The Age of Deception: Can leaders avoid the trap of lying to get ahead?

Posted October 23, 2012 in Career Management, Latest News & Insights

It seems everywhere we turn these days, we’re surrounded by liars.  And, I don’t just mean Lance Armstrong type liars.  Statistics suggest that over 50% of people lie on their resumes.  Whether by inflating their titles, accomplishments or academic credentials, it appears many of us apply for jobs with the assumption that our best isn’t going to be good enough.  All this lying got me wondering why being honest is so difficult.

I have a friend whose son is a professional cyclist and good friends with one of the members of Lance Armstrong’s shamed team.  A lot has been written about the pressure Armstrong put on his teammates to dope up, but why did people ultimately do it?  It’s easy to say it comes down to a set of personal ethics, but in my observation ethics seem to get very blurry when the temptation placed before us is impossible to resist and we’re surrounded by people who make the “wrong choices” seem o.k..

For a professional cyclist, who knows that doping is rampant amongst the sport, I think it would be very tough to resist the temptation of succumbing to peer pressure if it ultimately meant walking away from your personal dreams and ambitions.  Our minds have a funny way of justifying things when you’re trying to get what you want and are surrounded by people telling you it’s o.k.

In corporate life, how else can you explain CEO’s who can justify multimillion dollar salaries for themselves while squeezing the hell out of front-line and middle management?  This isn’t good, ethical behaviour, but it’s become normalized because Boards and senior leaders have lied themselves into believing that they are somehow worth more than 50x the average frontline leader’s salary.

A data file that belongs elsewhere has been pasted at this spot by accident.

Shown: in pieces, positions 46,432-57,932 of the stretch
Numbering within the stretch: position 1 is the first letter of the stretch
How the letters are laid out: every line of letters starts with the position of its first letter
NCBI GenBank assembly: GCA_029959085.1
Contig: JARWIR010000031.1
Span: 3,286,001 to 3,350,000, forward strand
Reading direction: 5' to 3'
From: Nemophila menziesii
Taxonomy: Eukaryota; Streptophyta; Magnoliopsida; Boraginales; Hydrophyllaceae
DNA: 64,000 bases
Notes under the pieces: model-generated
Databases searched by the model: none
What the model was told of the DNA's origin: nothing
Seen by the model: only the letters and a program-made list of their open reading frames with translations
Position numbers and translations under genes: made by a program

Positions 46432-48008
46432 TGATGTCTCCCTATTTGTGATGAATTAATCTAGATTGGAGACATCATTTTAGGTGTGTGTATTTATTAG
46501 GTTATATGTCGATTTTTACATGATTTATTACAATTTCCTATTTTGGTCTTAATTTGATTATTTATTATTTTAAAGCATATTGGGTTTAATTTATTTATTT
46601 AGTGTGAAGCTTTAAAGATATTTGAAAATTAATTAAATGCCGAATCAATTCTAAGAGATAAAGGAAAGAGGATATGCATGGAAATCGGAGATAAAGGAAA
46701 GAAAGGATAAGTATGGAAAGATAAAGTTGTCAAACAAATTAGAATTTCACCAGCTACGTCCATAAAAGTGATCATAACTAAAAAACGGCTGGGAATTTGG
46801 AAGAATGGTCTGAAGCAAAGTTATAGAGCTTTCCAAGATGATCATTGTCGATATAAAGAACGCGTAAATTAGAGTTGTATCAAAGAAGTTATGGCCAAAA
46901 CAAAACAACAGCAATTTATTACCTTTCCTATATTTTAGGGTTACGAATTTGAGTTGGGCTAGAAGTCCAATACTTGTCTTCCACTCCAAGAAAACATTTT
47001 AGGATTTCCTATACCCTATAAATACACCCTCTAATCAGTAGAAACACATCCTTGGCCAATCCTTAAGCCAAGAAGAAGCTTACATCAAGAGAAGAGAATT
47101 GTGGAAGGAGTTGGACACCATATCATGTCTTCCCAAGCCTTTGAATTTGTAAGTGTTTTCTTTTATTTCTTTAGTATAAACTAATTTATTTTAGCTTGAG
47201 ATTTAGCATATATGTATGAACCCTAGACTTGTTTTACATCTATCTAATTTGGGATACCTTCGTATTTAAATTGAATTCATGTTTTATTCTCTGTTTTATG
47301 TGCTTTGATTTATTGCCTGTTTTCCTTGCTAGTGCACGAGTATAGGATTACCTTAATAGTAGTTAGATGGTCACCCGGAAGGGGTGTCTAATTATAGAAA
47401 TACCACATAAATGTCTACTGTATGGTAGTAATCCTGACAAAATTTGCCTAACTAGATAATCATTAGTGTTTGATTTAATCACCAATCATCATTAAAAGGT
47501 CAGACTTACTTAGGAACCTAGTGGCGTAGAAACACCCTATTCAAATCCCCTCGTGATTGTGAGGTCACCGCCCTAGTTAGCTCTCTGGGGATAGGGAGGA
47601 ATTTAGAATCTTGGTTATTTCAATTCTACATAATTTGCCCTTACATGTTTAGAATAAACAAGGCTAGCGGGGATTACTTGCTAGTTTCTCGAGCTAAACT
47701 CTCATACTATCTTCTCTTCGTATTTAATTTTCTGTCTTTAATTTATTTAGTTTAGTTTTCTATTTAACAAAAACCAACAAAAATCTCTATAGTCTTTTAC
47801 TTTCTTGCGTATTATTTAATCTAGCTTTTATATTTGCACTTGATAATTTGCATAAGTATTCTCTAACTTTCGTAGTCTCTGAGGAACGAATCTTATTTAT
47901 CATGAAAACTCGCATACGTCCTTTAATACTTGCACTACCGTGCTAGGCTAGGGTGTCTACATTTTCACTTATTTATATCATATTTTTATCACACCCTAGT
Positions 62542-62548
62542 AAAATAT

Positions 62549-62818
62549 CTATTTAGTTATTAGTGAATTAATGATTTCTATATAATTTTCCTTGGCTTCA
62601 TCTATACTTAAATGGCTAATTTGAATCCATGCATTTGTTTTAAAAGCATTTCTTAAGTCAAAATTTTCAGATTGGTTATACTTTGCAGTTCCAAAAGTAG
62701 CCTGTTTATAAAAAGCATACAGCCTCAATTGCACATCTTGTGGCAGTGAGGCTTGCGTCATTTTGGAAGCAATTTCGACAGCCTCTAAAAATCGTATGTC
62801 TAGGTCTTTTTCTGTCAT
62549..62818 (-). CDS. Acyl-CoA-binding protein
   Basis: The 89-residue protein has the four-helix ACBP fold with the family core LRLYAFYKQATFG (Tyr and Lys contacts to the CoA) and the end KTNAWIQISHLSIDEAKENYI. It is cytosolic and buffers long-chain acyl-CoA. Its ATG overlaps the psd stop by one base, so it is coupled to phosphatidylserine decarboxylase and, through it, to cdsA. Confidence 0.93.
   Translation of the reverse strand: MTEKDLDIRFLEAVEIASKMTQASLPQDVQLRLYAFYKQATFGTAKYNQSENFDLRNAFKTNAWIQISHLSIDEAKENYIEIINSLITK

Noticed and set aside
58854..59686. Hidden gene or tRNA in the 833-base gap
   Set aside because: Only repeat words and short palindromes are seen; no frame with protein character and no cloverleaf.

Now, I don’t think that most leaders set out to become liars in the same way pot smokers don’t plan to become meth addicts.  I think it’s a slow, slippery slope that starts to gain momentum over time, with the right conditions.  It often starts with “innocent” little white lies like this…

  • “Oh… sorry, I was late for the meeting.  My printer wasn’t working.”  (Actually, the printer was fine, I just spent too much time jamming “one more thing” before the meeting.)
  • “We’ll definitely consider your proposal.” (No we won’t because we have an incumbent vendor that we really like but we needed to go through a bid exercise to appease the Board.)
  • “You’re doing a good job.” (Actually, you’re doing an o.k. job and we’d like to replace you, but we don’t want to tell you that because we need your help to get through a busy time at work and don’t want you to quit.)
  • “I love that idea.” (I hate that idea, but I won’t tell you that… instead I’ll just let it languish and nothing will become of it.)

Don’t think you’re a liar? Here’s an interesting exercise:  try tracking the number of times in a day where you exaggerate, tell a “little white lie” or omit information (which is like lying by omission).  Then reflect on why you were lying.  I tried it and found that, for me, in many cases my lies were all in an effort to protect my personal image of myself and they were all over extremely stupid things.  Being conscious of the triggers that caused me to lie has made me more aware of it and got me thinking: if we all got a handle on the small lies, maybe we’d be in better shape to avoid telling the world (and ourselves) the really big whoppers.   What do you think?

Happy leading!


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